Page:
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High water troubles and dealing with delinquent, unpaid parking tickets

Timothy Schafer
By Timothy Schafer
June 10th, 2018

One proposed solution to collecting on unpaid parking tickets is beginning to resonate across the province and it could get some play in Nelson if it gets any further.

The mayor of Whistler has asked the province’s attorney general to help recover unpaid bylaw fines and generate some additional non-tax revenue for both ICBC and municipalities — an idea that the City of Whistler hopes will gain traction with municipalities across the province.

The idea does have some merit in the Heritage City since unpaid parking tickets are considered a problem, according to city staff, and the debt is considerable.

Nelson Mayor Deb Kozak confirmed that although the city does have some delinquent tickets, the idea to get the province involved has not been discussed at the council level yet.

“Parking is a perpetual problem in Nelson and it is nothing new,” said Kozak, and the city would support the idea of getting the province involved with the unpaid tickets.

Municipalities lose a significant amount of non-tax revenue annually because of unpaid bylaw fines — some cities in BC in the millions of dollars.

According to the resolution, unpaid parking tickets would be paid at ICBC when drivers go to renew their licence or their auto insurance.

It says all municipalities in B.C. would benefit by receiving millions of dollars in non-tax revenue. 

The resolution, which has been sent to a number of municipalities across the province, says revenues could also be shared with ICBC to ensure the agreement is beneficial for both parties.

High water and potential flooding

An above normal snowpack has the city poised on the brink of the highest lake level it has ever seen, says the city’s fire chief.

Len MacCharles said the snowpack was almost 180 per cent of normal, and the region is still seeing more and more of the meltwater from that snow fall coming down.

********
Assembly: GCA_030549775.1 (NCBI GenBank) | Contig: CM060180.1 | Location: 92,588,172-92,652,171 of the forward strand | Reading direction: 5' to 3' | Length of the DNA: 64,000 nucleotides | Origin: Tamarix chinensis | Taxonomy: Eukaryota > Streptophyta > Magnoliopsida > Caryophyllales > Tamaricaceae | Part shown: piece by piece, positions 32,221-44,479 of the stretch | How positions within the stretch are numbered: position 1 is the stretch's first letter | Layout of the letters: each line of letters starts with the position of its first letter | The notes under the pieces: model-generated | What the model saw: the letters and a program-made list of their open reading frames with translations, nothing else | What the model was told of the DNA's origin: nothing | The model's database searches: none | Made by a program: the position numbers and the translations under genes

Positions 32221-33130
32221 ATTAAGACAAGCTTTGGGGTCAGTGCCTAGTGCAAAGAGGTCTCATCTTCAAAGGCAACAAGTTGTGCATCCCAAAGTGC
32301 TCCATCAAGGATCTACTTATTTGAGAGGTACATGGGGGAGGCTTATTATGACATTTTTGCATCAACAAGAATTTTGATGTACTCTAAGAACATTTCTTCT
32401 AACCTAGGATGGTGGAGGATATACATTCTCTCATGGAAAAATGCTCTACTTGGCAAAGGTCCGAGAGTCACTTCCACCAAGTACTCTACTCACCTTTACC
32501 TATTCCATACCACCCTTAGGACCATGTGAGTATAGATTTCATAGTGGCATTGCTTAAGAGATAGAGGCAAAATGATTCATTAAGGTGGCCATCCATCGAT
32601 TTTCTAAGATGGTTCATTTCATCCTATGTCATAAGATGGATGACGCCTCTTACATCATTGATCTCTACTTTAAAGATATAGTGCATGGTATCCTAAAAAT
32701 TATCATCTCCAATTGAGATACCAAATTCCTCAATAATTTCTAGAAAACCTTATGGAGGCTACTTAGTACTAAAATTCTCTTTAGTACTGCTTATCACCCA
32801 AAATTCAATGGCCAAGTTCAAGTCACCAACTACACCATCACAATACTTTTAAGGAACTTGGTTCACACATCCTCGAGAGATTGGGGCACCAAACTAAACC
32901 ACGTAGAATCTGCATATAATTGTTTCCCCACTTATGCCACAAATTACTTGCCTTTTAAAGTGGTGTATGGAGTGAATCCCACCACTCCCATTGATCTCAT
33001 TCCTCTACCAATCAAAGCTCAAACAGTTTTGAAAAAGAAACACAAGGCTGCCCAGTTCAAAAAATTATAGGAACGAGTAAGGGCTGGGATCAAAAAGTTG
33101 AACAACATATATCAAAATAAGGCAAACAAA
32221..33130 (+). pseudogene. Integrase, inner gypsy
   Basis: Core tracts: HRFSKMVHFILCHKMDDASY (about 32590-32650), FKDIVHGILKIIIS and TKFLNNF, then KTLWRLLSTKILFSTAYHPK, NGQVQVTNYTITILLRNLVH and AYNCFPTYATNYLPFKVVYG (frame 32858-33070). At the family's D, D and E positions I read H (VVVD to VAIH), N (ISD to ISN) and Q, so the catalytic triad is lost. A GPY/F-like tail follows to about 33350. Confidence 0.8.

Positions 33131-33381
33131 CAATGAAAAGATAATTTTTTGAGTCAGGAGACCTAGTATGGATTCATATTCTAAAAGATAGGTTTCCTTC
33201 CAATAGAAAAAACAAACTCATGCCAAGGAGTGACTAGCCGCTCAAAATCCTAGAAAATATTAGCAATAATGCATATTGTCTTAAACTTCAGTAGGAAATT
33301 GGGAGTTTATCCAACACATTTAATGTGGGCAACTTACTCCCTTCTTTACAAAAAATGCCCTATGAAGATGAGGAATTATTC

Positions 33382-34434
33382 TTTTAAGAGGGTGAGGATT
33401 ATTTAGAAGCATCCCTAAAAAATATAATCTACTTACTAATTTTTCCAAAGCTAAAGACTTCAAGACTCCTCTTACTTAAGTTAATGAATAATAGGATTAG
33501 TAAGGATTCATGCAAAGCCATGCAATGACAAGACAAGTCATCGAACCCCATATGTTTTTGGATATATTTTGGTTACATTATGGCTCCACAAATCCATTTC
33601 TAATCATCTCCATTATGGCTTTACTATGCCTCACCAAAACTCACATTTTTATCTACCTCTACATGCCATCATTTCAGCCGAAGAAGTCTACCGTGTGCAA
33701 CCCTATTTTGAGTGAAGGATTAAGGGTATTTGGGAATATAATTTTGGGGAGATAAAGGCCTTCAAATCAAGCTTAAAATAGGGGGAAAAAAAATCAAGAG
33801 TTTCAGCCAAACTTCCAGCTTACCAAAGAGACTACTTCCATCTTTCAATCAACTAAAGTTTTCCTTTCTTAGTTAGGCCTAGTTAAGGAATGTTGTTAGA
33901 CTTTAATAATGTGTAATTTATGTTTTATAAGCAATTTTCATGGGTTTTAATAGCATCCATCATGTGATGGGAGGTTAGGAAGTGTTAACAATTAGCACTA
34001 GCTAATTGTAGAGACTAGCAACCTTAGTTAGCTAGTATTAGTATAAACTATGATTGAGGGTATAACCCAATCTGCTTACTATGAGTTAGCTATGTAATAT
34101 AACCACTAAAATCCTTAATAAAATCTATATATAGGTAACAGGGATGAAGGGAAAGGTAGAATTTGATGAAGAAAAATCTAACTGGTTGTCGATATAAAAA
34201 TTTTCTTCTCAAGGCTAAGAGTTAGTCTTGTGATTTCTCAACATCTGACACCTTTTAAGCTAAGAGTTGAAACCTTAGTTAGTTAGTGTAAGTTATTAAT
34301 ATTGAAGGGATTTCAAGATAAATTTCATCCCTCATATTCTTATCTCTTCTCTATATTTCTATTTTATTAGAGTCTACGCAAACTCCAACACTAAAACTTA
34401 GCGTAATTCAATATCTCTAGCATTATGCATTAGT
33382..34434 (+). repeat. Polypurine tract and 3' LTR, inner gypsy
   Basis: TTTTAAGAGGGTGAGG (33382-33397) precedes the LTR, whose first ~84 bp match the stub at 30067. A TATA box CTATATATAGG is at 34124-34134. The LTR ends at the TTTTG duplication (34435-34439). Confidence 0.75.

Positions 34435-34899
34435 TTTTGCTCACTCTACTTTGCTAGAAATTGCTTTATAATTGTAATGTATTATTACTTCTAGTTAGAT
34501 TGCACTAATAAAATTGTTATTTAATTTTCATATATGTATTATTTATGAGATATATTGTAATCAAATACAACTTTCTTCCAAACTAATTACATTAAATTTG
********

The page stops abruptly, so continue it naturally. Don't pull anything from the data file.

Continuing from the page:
The information on the snowpack is that Kootenay Lake levels could meet or exceed the levels of 2012 — the highest on record — said MacCharles.

In order to prepare for that possibility, the city set up a preliminary Emergency Operations Centre recently, pulling together city department heads and managers to talk about the potential impacts and the overall circumstance related to flooding.

Opening up the EOC meant the city could understand the impacts of the higher water, to develop action plans and to coordinate city efforts to ensure timely and accurate messaging to the public.

In the end the city was able to share that information with FortisBC, BC Hydro and the U.S. Army Corps of Engineers who control the level of the Libby Dam and are ultimately able to assess and help the city’s situation.

“Right now FortisBC is predicting the lake to peak at just over 1,750 feet in Nelson, just under what the city saw in 2012,” said MacCharles.

“Going forward the weather right now is going to be the big factor. Right now things look better with the weather much cooler … and not a lot of precipitation predicted.”

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